Editorial – Types and Shadows, Part II

In Colossians 2:14–17, Paul speaks about a law. This passage, garbled in some Bible translations and often used by theological opponents of Seventh-day Adventists as proof texts as to why Christians do not need to keep the Sabbath, requires detailed review.

For this law, Paul gives a number of clear specifications and descriptions: (1) He says that Jesus has “wiped away that which was against us,” called the (2) “handwriting of the decrees or ordinances.” (3) These decrees or ordinances “were contrary to us.” The Greek word used means to be opposed, hostile, contrary, in opposition or opposition to someone or something. (4) This law was taken out of our midst and (5) nailed to the cross. (6) He disarmed or despoiled the rulers and authorities, exposing them and publicly triumphing over them in the cross. (7) Therefore, do not let anyone judge you in food, (8) in drink, (9) in respect of a feast, (10) of a new moon, (11) or of Sabbath or Sabbaths, (12) which things are a shadow of things about to be, (13) but the body is of Christ. (Verses 18–23 help provide contextual understanding of these verses.)

We will consider each of these specifications:

(1) According to the New Testament, it was the ceremonial law, not the moral law, which was against us. For example, Peter refers to the ceremonial law (circumcision symbolized the whole law) as a yoke which neither our fathers nor we were able to bear. (Acts 15:10.) Paul refers to it as a yoke of bondage. (Galatians 5.) The moral law, or Ten Commandments, is never referred to as a yoke of bondage but is described as a law of liberty. (James 2:10–12.)

(2) The Ten Commandments are never referred to in Scripture as being handwritten. This one fact alone proves conclusively that Paul is not here referring to them. The Ten Commandments were written by the finger of God, and not by human hand. (Exodus 24:12; 31:18.)

(3) The ceremonial law was declared by the apostles to be “contrary to us,” but the moral law is described as being given to us because God loves us, and it is not burdensome to keep. (1 John 5:3; Deuteronomy 33:2, 3.)

(4) The Ten Commandments are described as impossible to ever be taken away (Luke 16:17; Psalm 89:34), but this law is taken away. We know, therefore, that this law cannot be the Ten Commandment Law.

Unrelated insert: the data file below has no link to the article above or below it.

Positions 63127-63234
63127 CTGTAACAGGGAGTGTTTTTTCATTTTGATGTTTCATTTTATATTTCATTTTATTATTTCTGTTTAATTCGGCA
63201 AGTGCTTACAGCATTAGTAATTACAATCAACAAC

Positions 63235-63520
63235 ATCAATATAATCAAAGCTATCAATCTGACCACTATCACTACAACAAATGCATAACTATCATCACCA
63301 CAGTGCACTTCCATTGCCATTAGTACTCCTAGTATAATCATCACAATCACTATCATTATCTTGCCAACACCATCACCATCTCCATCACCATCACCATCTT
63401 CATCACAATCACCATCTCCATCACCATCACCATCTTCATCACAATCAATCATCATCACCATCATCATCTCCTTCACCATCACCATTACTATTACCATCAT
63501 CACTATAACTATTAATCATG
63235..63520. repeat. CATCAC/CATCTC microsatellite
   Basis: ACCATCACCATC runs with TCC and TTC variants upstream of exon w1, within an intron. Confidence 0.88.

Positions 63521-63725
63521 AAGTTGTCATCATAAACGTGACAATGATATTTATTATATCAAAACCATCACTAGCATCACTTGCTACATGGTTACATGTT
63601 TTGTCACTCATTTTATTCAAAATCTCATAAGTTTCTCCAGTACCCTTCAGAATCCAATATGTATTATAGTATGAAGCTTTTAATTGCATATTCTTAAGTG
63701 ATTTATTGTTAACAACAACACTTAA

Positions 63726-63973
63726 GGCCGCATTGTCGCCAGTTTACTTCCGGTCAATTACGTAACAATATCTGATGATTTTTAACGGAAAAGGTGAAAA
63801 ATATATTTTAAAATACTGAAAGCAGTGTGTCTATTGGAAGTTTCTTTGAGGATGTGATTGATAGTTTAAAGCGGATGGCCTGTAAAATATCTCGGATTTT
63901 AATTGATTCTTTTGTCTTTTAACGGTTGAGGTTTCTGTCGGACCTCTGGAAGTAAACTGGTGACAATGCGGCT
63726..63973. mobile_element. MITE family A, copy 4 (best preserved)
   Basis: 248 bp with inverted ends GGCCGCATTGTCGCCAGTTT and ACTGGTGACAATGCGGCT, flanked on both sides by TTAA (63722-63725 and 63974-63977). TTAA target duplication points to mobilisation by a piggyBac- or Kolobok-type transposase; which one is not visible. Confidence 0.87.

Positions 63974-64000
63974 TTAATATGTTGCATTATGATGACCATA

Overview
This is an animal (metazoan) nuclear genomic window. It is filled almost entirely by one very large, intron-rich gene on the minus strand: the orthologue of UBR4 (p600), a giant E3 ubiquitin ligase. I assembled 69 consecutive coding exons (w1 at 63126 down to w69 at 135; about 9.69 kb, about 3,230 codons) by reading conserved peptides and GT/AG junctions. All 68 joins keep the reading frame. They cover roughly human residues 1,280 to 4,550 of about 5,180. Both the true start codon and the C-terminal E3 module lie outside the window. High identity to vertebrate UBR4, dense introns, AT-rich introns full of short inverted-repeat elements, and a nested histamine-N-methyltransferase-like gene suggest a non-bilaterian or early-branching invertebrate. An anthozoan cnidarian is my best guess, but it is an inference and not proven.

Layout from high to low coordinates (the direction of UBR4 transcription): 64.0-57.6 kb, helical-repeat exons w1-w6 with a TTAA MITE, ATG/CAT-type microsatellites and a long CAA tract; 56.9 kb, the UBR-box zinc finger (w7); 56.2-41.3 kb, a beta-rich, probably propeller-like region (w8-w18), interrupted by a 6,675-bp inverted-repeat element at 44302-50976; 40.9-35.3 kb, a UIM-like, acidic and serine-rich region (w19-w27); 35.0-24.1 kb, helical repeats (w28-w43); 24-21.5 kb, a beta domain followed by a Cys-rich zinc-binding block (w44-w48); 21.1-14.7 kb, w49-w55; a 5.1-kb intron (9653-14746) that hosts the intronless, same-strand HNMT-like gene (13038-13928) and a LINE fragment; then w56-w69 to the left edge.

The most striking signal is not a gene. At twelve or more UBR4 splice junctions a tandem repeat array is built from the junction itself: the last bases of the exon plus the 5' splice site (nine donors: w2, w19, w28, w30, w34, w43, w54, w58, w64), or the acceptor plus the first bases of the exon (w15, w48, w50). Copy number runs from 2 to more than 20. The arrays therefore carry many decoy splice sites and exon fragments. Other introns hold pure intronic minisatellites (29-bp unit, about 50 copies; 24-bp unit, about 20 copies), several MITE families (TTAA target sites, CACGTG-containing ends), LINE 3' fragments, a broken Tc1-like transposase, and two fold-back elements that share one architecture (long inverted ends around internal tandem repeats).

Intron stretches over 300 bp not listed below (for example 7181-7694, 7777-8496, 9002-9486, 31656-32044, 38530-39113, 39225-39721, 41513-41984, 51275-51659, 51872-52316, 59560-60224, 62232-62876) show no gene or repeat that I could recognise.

(5) The New Testament is definite about which law was nailed to the cross. Paul says, in Galatians 3, that there was a law added because of transgression. As explained in the previous editorial, there could not even be transgression without the moral law. The law added, because of transgression, was the ceremonial law, which was only to exist until the coming of Christ. Also, Paul says that this added law was commanded through messengers, or angels, in the hand of a mediator. He says that a mediator is not of one, but God is one. This again proves that he was not talking about the Ten Commandment Law, because it was not given through angels or messengers, nor ordained in the hand of a mediator. This law was given by God Himself, not through messengers, and it existed before there was a mediator or a need for one. (Galatians 3:19, 20.) Therefore, the law that was nailed to the cross would have to be the ceremonial law.

(7) Colossians 2:16 begins with the word, “therefore.” The context is clear that Paul is talking about the ceremonial law, not the Ten Commandments. “Therefore,” shows that what he says next continues to refer to the ceremonial law.

(8–11) Each of these descriptions would have to be referring to the ceremonial law. To make this fact absolutely certain, Paul says, in verse 17, “which things are a shadow of things to come.” The ceremonial ordinances, whether new moons, feast days, or yearly sabbaths (these yearly sabbaths were “beside the sabbaths of the Lord,” Leviticus 23:4–38), were all shadows of things to come, but the seventh day Sabbath was never a shadow of things to come. It was a memorial of creation, as distinctly stated in Exodus 20:8–11.